Independent cost of energy review published
An independent review into reducing costs in each element of the electricity supply chain has been published by the UK government.
Building on the government’s Industrial Strategy Green Paper, Professor Dieter Helm CBE was asked in August to consider the whole electricity supply chain of generation, transmission, distribution and supply.
In the review, Professor Helm CBE puts forward proposals on how to reduce costs in the power system in the long-term whilst ensuring the UK meets its climate change targets.
The report follows the plan set out in July by government and Ofgem to upgrade the country’s network to a smarter energy system, and the publication of draft legislation on an energy price cap to keep families’ energy bills as low as possible.
Views of industry, businesses, academics and consumer groups on Professor Helm’s review will now be sought.
Business and energy secretary Greg Clark said: “Homes and business depend upon reliable, affordable power and the government is ambitious in its plans to keep costs as low as possible for them over the coming decades.
“We are already taking significant steps to upgrade our energy infrastructure as part of the Industrial Strategy and have published draft legislation to cap poor value energy tariffs helping millions of consumers across Britain.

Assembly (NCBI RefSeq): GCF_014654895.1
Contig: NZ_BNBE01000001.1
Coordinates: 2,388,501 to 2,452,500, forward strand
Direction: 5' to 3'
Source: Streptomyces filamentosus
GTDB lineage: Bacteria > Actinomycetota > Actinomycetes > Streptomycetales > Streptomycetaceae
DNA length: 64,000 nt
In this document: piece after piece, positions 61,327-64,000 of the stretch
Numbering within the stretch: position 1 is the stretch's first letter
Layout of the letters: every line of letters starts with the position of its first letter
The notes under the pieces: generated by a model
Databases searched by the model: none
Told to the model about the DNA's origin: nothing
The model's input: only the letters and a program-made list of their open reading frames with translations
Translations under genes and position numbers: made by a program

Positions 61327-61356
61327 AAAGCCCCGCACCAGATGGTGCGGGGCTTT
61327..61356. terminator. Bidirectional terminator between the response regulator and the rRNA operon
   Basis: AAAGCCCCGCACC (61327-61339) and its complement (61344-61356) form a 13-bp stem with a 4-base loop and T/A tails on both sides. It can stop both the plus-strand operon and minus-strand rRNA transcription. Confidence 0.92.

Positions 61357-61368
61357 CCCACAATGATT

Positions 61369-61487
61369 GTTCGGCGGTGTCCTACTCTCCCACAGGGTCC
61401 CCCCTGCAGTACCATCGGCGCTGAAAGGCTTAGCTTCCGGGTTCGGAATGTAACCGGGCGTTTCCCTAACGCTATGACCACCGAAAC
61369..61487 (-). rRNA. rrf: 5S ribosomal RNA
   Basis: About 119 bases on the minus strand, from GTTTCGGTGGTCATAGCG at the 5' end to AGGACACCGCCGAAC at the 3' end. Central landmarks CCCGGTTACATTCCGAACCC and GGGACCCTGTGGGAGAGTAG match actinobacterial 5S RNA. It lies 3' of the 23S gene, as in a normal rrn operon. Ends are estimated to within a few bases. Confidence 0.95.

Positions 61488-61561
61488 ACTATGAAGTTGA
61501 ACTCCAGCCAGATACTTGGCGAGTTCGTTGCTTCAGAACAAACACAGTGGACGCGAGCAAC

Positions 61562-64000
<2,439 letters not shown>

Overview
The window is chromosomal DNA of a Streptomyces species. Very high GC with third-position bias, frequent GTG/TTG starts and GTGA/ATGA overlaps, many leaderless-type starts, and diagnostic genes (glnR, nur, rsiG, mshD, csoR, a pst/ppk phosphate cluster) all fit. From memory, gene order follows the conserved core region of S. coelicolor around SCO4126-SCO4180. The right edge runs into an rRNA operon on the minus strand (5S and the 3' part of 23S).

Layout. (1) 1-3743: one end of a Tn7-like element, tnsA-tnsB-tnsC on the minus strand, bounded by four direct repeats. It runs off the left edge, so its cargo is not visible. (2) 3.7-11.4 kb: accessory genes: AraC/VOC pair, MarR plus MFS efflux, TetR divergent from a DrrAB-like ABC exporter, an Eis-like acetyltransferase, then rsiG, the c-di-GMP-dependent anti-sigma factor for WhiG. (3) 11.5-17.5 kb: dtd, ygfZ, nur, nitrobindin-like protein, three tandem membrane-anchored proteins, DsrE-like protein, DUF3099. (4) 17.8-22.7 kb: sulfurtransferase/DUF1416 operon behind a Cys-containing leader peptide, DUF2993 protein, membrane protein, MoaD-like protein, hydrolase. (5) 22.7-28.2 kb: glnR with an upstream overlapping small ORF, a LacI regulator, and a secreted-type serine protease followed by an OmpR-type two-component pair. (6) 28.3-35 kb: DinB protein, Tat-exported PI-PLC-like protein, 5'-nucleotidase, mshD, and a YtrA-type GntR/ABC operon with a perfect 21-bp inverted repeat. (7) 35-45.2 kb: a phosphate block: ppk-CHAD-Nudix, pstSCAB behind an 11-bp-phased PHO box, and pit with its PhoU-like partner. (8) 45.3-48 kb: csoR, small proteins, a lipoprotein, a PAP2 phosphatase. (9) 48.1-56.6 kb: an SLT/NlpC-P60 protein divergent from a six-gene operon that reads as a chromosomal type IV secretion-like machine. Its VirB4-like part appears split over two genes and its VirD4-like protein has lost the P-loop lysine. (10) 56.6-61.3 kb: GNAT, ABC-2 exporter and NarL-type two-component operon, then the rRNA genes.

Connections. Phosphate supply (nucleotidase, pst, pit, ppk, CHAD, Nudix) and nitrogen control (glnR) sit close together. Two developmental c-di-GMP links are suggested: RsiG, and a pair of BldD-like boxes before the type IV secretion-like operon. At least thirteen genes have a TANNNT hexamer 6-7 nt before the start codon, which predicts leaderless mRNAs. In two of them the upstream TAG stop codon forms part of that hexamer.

“I am grateful to Professor Helm for his forensic examination. We will now carefully consider his findings.”
Scottish Renewables said the report marks an important contribution to the UK’s energy conversation.
Jenny Hogan, deputy chief executive of Scottish Renewables, said: “This report is an important contribution to the ongoing discussion on the long-term future of our energy system, and our industry will play its full part in this conversation while the UK government seeks views on the report’s conclusions.
“We welcome the report’s recognition of the rapidly falling cost of renewables and its aim to find a way to meet carbon targets and deliver security of supply at lowest cost.
“Government’s own figures show that the cheapest forms of new power generation are onshore wind and solar PV, with the costs of other technologies like offshore wind falling rapidly, so it’s crucial that all forms of renewable energy have a viable route to supplying power to consumers, and that the cheapest technologies are not blocked from competing in auctions for power contracts.
“We now look forward to working with government on achieving the goals set out in the Clean Growth Strategy, and with industry to ensure that the cost reductions happening across the sector can continue apace.”